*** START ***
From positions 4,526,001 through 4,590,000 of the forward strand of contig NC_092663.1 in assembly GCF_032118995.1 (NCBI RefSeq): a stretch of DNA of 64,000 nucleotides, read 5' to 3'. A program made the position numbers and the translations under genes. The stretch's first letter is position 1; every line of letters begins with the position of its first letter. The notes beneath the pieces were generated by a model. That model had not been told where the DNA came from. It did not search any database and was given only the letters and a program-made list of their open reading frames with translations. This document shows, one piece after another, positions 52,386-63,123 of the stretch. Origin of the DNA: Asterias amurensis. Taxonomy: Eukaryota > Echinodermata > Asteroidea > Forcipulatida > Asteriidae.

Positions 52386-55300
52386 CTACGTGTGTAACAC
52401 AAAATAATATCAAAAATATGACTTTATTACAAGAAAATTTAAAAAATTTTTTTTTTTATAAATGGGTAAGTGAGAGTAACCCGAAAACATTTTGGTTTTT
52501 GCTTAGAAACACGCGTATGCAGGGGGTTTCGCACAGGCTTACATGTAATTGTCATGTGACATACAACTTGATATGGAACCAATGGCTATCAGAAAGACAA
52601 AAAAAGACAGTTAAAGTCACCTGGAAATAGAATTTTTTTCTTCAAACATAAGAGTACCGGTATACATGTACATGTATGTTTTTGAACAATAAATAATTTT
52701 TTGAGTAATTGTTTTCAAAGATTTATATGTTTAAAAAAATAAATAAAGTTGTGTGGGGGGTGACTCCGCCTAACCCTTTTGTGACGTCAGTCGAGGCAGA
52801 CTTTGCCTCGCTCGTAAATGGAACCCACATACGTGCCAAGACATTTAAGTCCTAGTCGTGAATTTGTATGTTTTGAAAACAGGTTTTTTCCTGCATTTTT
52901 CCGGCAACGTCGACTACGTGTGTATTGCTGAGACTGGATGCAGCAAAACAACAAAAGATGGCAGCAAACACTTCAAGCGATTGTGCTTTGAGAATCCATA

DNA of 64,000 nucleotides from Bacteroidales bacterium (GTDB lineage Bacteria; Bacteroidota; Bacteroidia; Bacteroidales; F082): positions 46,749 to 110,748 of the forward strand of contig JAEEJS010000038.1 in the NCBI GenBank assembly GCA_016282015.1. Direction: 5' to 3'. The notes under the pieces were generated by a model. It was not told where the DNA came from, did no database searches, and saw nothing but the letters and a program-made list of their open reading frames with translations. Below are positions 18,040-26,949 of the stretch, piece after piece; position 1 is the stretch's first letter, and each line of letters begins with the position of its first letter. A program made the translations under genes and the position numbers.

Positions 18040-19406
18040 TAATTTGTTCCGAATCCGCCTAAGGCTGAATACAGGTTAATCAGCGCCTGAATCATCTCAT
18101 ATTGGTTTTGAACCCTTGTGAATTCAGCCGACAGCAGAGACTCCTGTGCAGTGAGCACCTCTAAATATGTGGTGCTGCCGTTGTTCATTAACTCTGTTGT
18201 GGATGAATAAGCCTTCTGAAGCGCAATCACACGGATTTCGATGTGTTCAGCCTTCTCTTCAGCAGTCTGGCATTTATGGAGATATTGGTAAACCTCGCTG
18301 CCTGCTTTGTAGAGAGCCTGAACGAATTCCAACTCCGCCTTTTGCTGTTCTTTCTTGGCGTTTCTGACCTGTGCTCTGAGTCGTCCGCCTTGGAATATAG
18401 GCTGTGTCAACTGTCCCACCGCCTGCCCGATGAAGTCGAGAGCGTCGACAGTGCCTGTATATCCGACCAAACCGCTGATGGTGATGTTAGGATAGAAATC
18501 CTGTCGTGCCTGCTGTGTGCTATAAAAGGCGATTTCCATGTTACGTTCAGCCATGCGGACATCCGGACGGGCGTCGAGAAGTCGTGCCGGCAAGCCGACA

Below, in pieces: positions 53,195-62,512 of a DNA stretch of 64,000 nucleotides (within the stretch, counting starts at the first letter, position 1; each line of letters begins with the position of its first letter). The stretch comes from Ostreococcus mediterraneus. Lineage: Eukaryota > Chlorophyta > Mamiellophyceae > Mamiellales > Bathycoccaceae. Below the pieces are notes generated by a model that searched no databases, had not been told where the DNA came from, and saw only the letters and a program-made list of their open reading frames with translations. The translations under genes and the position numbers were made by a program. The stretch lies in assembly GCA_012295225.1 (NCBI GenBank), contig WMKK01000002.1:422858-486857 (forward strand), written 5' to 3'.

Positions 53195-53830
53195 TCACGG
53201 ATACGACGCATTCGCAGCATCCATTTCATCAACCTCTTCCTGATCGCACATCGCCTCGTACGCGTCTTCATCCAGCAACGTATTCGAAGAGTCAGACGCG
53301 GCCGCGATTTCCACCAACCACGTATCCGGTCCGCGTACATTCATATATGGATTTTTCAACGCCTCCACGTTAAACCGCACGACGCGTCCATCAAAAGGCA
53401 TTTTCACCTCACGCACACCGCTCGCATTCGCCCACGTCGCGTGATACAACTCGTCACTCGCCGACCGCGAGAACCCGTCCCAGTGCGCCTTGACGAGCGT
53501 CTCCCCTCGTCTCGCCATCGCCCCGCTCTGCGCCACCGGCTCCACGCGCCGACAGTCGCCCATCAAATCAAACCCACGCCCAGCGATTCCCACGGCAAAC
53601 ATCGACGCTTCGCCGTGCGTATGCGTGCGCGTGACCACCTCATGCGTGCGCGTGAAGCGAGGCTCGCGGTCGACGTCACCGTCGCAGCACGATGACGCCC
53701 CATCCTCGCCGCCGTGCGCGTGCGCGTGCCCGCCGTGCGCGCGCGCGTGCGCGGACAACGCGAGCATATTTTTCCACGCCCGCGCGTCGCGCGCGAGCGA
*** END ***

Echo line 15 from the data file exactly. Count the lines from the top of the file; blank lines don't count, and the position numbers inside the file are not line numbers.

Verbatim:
18301 CCTGCTTTGTAGAGAGCCTGAACGAATTCCAACTCCGCCTTTTGCTGTTCTTTCTTGGCGTTTCTGACCTGTGCTCTGAGTCGTCCGCCTTGGAATATAG